In a piece published with the German-language magazine Ct Magazin für Computertechnik, Ingvild Bode and Tom Watts examine the role and technical capabilities of some of the drone technologies used by the United States as part of the war in Afghanistan.

The German-language version of the text can be accessed here, and a longer English-language version has also been made available on the AutoNorms website.

Written evidence submitted to the Foreign Affairs Committee enquiry on “Tech and the future of UK foreign policy”

Ingvild Bode, Anna Nadibaidze, Hendrik Huelss & Tom Watts • June 2021 

The AutoNorms team has submitted to the UK House of Commons Foreign Affairs Committee as part of its enquiry on “Tech and the future of UK foreign policy”. The written evidence made a series of recommendations for how the UK Government should act to shape and directly influence AI governance norms. These included calling for the UK to clarify its stance on the role and quality of human control it considers appropriate in the use of force and acknowledging that setting a positive obligation for maintaining human control in specific use of force situations is a crucial step in regulating weaponised AI.

Read the written evidence here.

Analytical essay in Global Cooperation Research – A Quarterly Magazine 

Ingvild BodeApril 2021 

In this piece Ingvild Bode examines practice theories as an evolving theoretical programme in the discipline of International Relations. She argues that practice theories have much to gain from remaining diverse in their groundings and actively expanding that diversity beyond the current “canon”. She considers engagements with critical security studies, critical norm research, and Science and Technology Studies particularly useful. Bode also argues for a deeper theorisation of how both verbal and non-verbal practices produce and shape norms.

Read the article here.

Analysis in the Bulletin of the Atomic Scientists 

Ingvild Bode & Tom Watts 21 April 2021 

This analysis piece by Ingvild Bode and Tom Watts summarises their research on air defence systems in the context of the debate on lethal autonomous weapons systems (LAWS). They argue that looking at such historic and currently employed systems illustrates pertinent risks associated with their use.   

Read the article here.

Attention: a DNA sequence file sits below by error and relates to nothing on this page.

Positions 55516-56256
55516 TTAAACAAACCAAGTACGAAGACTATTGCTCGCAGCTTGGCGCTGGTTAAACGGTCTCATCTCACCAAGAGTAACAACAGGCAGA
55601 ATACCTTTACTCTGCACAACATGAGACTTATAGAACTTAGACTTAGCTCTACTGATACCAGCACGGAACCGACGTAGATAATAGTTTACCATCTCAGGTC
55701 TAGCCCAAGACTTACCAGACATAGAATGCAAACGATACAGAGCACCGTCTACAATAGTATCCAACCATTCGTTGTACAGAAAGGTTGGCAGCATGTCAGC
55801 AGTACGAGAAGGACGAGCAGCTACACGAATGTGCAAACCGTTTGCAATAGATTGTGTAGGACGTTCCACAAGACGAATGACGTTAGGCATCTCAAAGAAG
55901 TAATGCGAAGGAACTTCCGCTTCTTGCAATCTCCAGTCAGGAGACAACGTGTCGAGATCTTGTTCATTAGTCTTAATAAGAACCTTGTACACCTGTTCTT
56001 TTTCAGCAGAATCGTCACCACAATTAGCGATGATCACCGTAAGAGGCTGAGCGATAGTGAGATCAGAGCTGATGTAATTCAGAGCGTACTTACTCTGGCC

Publication of a policy report on air defence systems

Ingvild Bode & Tom Watts • February 2021 

The policy report “Meaning-less Human Control”, written by Ingvild Bode and Tom Watts and published in collaboration with Drone Wars UK, argues that decades of using air defence systems with automated and autonomous features have incrementally diminished meaningful human control over specific use of force situations. The report argues that this process shapes an emerging norm, a standard of appropriateness, among states. This norm attributes humans a diminished role in specific use of force decisions. However, the international debate on LAWS is yet to acknowledge or scrutinize this norm. If this continues, the potential international efforts to regulate LAWS through codifying meaningful human control will be undermined.  

Read the report here. The catalogue on automation and autonomy in air defence systems can be accessed here.

Book chapter on AI, weapons systems, and human control

Ingvild Bode & Hendrik Huelss • 16 February 2021 

Ingvild Bode and Hendrik Huelss contributed to the book Remote Warfare: Interdisciplinary Perspectives, edited by Alasdair McKay, Abigail Watson and Megan Karlshøj-Pedersen, and published by E-International Relations. Their chapter, “Artificial Intelligence, Weapons Systems and Human Control”, discusses the impact that increasingly autonomous features in weapons systems can have on human decision-making in warfare. 

Read the chapter here.

Publication of analysis in The Conversation 

Ingvild Bode • 15 October 2020 

Writing after the September 2020 discussions of the GGE on LAWS, Ingvild Bode examines the extent to which CCW states parties agree on retaining meaningful human control over the use of force. She argues that many states champion a distributed perspective which considers how human control is present across the entire life-cycle of the weapons. Acknowledging that this reflects operational reality, Ingvild’s analysis also presents drawbacks of this perspective: it runs the risk of making human control more nebulous and distracting from how human control is exerted in specific use of force situations.

Read the article here.

Publication of project description in The Project Repository Journal 

Ingvild Bode • July 2020

In this piece Ingvild Bode maps out the research agenda for the ERC-funded AutoNorms project. The article offers a short overview of- AutoNorms’ research background and objectives, as well as the envisaged contribution that the project intends to make over the next five years (pp. 140-143). 

Read the article here.